ContractsProf Blog

Editor: Myanna Dellinger
University of South Dakota School of Law

Friday, May 18, 2007

Books Now Never Go Out of Print

Tekjansenposter2 This is news to me, but apparently, before there was the internet, people got information from things called books.  I gather they are like those other outmoded, non-interactive technologies, television and radio, only more boring.

Except, of course, for Stephen Colbert's Alpha Squad 7: Lady Nocturne, A Tek Jansen Adventure.  At left you can see one of many proposed covers for this epic, which for some reason has yet to find its publisher.  Buck up, Stephen, James Joyce had a hard time too! 

Anyhew, according to the New York Times, book contracts used to have a standard term that provided protection to authors should the book go out-of-print.  Under the old standard-form contract, when a book went out-of-print, the author had the right to request a return of rights in the book so that the author could try to interest a different publisher in a new edition.  A book was deemed out-of-print if either: it was no longer available in either hardback or paperback, or if annual sales fell below a certain threshold.

That is no longer the case.  Print-on-demand technology means that books now never go out of print and at least some publishers are therefore less willing to relinquish rights than they used to be.

[Jeremy Telman]

May 18, 2007 in In the News, True Contracts | Permalink | Comments (0) | TrackBack (0)

Wednesday, May 16, 2007

Meanwhile, on the UNCITRAL Front

The former Yugoslav Republic of Macedonia succeeded to the U.N. Convention on Contracts for the International Sale of Goods (CISG) last November, effective retroactively to November 17, 1991, bringing the number of Contracting States to 70.

Paraguay and the Russian Federation signed on to the U.N. Convention on the Use of Electronic Communications in International Contracts in March and April 2007, respectively, becoming the 9th and 10th signatories.  However, because none of the signatories has yet ratified or acceded to this Convention, it is not yet in force anywhere.

[Keith A. Rowley]

May 16, 2007 in Legislation | Permalink | TrackBack (0)

... And Another Dean-Designate

With all due apologies for not mentioning it sooner (pesky exams), Robert Rasmussen (Vanderbilt) was named earlier this month as the new dean of the University of Southern California's Gould School of Law.  Here's a link to USC's announcement.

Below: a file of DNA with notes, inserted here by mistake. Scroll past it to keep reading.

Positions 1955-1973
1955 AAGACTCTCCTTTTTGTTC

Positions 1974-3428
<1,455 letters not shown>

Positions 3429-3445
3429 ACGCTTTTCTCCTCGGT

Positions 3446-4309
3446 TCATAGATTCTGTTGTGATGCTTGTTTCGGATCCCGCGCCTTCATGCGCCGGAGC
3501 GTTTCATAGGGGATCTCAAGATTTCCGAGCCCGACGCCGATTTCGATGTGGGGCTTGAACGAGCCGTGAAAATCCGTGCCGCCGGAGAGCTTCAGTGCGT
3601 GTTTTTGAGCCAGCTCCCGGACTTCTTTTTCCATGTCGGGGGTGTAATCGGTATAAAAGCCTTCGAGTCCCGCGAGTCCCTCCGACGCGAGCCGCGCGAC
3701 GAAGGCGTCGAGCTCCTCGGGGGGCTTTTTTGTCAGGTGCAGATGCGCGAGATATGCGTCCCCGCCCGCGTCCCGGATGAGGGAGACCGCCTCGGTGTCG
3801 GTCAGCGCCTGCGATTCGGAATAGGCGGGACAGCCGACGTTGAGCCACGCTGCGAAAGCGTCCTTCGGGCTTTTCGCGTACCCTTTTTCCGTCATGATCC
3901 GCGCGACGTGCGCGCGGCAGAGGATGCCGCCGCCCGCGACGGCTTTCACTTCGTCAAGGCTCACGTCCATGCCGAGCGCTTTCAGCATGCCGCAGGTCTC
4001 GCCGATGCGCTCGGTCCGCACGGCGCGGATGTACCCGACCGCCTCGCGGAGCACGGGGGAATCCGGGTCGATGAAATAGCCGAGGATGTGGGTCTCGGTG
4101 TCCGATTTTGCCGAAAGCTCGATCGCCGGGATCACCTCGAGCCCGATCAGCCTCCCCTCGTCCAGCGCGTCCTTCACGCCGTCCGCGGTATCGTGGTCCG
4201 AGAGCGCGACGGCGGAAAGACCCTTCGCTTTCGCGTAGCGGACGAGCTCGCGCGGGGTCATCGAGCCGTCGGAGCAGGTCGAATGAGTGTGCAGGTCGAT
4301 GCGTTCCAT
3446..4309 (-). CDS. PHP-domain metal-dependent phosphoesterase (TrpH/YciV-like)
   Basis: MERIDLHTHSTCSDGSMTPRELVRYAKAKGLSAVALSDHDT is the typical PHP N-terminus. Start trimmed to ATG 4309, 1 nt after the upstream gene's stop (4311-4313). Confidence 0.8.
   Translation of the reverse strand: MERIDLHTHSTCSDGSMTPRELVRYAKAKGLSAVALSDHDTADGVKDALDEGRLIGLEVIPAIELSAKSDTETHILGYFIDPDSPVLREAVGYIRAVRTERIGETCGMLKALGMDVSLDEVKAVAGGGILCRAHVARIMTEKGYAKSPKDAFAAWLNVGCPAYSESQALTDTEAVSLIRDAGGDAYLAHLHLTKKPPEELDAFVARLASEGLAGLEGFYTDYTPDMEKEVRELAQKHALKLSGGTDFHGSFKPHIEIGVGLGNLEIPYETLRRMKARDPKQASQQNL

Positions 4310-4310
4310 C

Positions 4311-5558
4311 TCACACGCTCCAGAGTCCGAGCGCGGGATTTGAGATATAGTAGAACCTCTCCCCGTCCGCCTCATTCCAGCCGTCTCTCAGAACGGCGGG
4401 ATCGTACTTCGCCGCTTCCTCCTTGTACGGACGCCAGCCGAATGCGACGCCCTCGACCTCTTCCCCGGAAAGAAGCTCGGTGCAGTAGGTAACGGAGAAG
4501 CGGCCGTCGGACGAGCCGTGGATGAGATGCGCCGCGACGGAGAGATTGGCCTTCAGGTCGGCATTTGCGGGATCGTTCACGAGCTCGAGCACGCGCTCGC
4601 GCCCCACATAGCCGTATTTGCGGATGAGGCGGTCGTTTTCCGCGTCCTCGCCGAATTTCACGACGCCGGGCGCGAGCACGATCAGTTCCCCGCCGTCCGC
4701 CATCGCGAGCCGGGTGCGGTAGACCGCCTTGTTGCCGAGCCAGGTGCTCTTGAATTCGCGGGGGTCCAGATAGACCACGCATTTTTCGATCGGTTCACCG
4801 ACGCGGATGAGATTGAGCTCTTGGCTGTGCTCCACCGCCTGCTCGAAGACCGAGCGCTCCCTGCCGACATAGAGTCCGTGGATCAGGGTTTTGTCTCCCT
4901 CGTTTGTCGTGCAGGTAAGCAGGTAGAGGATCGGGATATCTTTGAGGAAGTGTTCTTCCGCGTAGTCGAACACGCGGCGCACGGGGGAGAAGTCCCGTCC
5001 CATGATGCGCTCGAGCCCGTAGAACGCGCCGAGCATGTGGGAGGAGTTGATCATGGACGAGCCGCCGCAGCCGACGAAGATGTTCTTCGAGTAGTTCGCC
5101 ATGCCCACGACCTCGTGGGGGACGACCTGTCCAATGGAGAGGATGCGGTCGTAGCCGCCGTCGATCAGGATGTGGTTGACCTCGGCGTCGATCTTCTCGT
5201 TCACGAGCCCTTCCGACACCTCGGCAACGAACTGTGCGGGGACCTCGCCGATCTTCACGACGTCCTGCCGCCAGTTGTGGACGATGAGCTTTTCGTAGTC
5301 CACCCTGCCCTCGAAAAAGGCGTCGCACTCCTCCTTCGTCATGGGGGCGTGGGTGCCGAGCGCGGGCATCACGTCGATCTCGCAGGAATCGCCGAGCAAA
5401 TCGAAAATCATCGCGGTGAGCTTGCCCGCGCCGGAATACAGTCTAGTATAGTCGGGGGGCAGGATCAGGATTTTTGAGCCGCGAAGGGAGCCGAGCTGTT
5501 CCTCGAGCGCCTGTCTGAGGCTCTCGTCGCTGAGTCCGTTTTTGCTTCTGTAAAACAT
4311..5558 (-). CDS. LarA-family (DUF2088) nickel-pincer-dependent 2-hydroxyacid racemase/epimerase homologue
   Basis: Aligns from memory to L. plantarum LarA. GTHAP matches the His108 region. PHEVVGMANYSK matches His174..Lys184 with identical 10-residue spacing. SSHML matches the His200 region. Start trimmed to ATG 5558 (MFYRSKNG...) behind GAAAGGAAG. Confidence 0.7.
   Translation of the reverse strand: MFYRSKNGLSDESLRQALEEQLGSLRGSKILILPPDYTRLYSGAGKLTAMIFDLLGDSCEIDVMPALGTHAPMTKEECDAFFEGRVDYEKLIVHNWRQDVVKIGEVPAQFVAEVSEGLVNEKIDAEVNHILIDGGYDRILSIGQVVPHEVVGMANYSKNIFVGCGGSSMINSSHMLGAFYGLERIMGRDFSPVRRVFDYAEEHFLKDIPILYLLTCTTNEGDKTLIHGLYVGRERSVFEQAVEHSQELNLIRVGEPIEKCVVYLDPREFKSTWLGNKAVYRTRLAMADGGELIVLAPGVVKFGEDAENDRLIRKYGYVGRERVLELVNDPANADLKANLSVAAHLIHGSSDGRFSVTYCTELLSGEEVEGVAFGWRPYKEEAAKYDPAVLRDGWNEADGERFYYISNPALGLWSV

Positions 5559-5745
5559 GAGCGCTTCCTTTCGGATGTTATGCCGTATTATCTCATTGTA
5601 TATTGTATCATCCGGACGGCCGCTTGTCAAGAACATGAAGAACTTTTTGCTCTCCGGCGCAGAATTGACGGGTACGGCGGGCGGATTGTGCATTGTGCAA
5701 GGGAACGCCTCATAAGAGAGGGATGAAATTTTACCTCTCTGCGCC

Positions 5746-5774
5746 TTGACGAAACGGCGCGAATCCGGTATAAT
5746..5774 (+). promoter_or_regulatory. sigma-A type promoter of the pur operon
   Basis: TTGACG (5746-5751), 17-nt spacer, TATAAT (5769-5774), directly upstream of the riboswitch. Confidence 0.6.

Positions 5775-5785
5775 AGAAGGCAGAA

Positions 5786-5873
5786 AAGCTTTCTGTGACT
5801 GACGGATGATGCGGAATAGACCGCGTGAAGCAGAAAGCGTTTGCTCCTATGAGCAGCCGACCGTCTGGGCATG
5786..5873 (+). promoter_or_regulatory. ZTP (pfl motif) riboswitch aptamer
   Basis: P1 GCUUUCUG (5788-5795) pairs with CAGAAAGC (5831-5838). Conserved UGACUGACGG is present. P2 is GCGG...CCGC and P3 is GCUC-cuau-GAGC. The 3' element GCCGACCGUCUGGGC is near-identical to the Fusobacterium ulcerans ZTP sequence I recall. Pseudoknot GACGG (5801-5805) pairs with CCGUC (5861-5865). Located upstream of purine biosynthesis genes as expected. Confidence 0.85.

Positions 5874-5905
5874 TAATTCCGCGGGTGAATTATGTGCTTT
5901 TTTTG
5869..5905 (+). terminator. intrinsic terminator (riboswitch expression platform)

Congratulations, Bob!

[Keith A. Rowley]

May 16, 2007 in Contract Profs | Permalink | TrackBack (0)

A Dean-Designate Among Us

Congratulations to our colleague Blake Morant (Washington & Lee), who was named yesterday as the new dean of the Wake Forest University School of Law.  Here's a link to the Wake Forest press release.

Kudos, Blake.  Well deserved!

[Keith A. Rowley]

May 16, 2007 in Contract Profs | Permalink | TrackBack (0)

Tuesday, May 15, 2007

Limerick of the Week


This case may be so well known as to need no introduction, but if people are in the market for visual aids, at left are public domain images of the Surrey Music Hall and Gardens, the former of which was the music hall that burnt down in Taylor v. Caldwell.

Since neither this nor the coronation cases are included in the casebook that I use, and since I am usually way behind by the time I get to this subject matter, this is a portion of the course that I teach entirely through Limericks. 

Surrey_gardensTaylor v. Caldwell

  • Taylor rented a hall like the Met's
    For the purpose of concerts and fetes
    When fire the hall downed,
    The court wisely found
    A way to excuse Taylor's debts.

[Jeremy Telman]

May 15, 2007 in Famous Cases, Limericks, Teaching | Permalink | Comments (0) | TrackBack (1)

Monday, May 14, 2007

Iowa, Kansas, and (Almost) Florida ... Oh, My!

Iowa Governor Chet Culver signed SF 535 on April 4 and Kansas Governor Kathleen Sebelius signed SB 183 on April 9, bringing to 27 the number of states that have enacted Revised Article 1.  Additionally, both chambers of the Florida legislature have passed SB 252.  However, due to a flurry of end-of-session activity, SB 252 hasn't yet made it to Governor Charlie Crist's desk.

Iowa SF 535, Kansas SB 183, and Florida SB 252 each reject uniform R1-301 in favor of a choice-of-law provision that tracks pre-revised 1-105 and adopt uniform R1-201(b)(20)'s unitary good faith standard.

[Keith A. Rowley]

May 14, 2007 in Legislation | Permalink | Comments (0) | TrackBack (0)